Boy Erased, the second directorial feature of actor Joel Edgerton and based on the memoirs of Garrard Conley (with names changed to protect both the innocent and some not-so-innocent), is not a feel good viewing but a worthwhile and important one.  Conley’s memoirs, and now the film adaptation, shine a light on the long-running practice of so-called “conversion therapy”, a phrase which may not even be familiar to some viewers.  Performed most often on underage children, and roundly debunked by virtually every reputable psychiatrist as both ineffective and unethical and psychologically harmful, conversion therapy aims to “convert” an individual with homosexual or bisexual inclinations into a heterosexual.  To this end it uses a step-by-step program of indoctrination including techniques amounting to both psychological and physical abuse.  While increasingly a discredited practice and banned in a growing number of states, conversion therapy remains legal on the books in thirty-six states.  By telling one former patient’s story, Boy Erased offers both a frank condemnation of the insidious quackery of conversion therapy, and the dramatically compelling true story of one young man who emerged triumphant on the other side.

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Green Book (2018)

DIRECTOR: Peter Farrelly

CAST: Viggo Mortensen, Mahershala Ali

REVIEW:

Like such films as The Help and Hidden Figures touching on similar subject matter, Green Book‘s PG-13 rating and the “feel good” tone it’s aiming for holds it back from ever getting too dark or graphic in its depiction of 1960s racism, but also like the above films, it effectively serves a purpose providing a little history lesson illuminating the systemic racism of the 1960s Jim Crow South, wrapped up in a crowd-pleasing odd couple/buddy movie format. It’s nothing original or groundbreaking, but it’s an engaging and enjoyable film with the most earnest of intentions and bolstered by strong performances from its virtual two-man show of dual Oscar nominees Viggo Mortensen and Mahershala Ali.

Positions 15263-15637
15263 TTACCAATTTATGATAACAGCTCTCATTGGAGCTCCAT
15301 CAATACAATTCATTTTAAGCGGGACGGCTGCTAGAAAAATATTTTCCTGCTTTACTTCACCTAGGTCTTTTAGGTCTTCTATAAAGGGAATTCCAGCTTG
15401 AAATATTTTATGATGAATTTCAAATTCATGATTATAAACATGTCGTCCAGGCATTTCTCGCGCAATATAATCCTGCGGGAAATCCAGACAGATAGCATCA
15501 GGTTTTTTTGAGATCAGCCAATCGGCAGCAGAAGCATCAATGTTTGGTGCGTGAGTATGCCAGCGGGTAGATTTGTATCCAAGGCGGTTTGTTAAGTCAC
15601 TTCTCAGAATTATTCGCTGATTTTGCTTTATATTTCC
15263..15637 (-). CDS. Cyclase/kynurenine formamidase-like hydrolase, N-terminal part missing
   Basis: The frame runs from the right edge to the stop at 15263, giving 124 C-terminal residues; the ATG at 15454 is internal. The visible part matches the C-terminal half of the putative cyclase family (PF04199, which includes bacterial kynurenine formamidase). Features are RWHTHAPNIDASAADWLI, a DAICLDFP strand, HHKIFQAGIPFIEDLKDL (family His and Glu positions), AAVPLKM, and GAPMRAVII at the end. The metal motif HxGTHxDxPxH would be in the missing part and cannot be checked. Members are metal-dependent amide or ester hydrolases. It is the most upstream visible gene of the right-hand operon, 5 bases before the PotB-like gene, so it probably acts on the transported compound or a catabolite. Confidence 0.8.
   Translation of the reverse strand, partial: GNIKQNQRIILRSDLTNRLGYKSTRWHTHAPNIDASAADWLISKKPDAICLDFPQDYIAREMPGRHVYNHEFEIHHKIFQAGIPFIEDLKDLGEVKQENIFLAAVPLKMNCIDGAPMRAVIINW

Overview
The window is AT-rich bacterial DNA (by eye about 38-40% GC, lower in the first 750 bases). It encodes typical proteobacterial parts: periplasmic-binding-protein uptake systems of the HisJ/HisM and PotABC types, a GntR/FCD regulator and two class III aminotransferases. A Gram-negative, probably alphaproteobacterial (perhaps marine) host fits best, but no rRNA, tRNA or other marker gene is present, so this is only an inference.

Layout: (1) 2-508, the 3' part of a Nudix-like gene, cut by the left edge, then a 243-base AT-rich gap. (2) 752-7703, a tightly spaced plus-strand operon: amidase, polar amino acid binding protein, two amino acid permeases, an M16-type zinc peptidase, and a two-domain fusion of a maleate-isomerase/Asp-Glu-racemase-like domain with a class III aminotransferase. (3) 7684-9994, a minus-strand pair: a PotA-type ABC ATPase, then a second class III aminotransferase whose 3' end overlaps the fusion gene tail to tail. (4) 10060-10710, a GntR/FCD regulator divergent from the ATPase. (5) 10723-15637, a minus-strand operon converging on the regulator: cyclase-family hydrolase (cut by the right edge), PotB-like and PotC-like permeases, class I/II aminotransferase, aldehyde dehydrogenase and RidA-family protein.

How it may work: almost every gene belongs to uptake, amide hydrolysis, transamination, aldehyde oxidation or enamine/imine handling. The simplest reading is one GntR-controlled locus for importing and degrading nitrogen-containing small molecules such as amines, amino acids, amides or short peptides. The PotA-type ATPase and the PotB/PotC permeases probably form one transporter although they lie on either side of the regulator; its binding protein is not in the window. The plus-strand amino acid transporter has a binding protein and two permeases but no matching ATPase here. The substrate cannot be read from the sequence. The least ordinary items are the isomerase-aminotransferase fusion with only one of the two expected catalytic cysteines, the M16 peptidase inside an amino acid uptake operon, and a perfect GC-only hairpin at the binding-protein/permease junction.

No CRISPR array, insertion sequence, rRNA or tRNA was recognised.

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Bohemian Rhapsody (2018)

DIRECTOR: Bryan Singer

CAST: Rami Malek, Lucy Boynton, Gwilym Lee, Ben Hardy, Joseph Mazzello, Allen Leech, Tom Hollander, Aidan Gillen, Mike Myers, Aaron McCusker

REVIEW:

Bohemian Rhapsody, obviously taking its title from possibly the most iconic song of the band it chronicles, doesn’t transcend the genre of a standard-issue band biopic, but it’s a breezy and rousing love letter to Queen that rises above some narrative cliches and historical fudging with a committed lead performance by Rami Malek and electric concert sequences.  Queen neophytes might not be engaged, but Queen fans should enjoy themselves. Continue reading

First Man (2018)

DIRECTOR: Damien Chazelle

CAST: Ryan Gosling, Claire Foy, Kyle Chandler, Jason Clarke, Corey Stoll, Ciaran Hinds, Lukas Haas, Shea Whigham, Cory Michael Smith, Patrick Fugit, Pablo Schreiber, Ethan Embry, Brian d’Arcy James

REVIEW: